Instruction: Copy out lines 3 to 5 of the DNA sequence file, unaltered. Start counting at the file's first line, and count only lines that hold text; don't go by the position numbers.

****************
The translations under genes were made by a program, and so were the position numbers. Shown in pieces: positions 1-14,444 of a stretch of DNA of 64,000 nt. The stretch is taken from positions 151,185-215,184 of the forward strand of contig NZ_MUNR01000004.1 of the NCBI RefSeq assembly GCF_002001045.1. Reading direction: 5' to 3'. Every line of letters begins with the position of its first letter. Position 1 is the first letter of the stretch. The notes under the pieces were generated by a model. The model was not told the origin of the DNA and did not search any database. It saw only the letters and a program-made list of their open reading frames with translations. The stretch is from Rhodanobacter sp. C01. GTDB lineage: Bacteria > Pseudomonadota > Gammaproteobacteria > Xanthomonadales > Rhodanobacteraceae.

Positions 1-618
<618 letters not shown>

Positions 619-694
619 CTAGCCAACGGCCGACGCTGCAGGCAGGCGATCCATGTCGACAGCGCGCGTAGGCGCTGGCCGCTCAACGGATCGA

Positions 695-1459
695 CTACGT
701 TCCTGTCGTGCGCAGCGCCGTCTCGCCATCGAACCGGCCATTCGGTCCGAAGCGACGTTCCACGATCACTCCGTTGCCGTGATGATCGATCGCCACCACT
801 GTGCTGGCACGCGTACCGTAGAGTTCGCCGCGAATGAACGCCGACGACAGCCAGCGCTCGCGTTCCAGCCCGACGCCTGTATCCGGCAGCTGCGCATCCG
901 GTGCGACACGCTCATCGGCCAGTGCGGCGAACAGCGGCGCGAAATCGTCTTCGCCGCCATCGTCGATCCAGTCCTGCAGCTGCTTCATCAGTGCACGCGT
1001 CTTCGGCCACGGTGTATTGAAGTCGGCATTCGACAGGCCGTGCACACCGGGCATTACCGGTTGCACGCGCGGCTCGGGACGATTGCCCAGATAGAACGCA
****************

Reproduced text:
<618 letters not shown>

Positions 619-694
619 CTAGCCAACGGCCGACGCTGCAGGCAGGCGATCCATGTCGACAGCGCGCGTAGGCGCTGGCCGCTCAACGGATCGA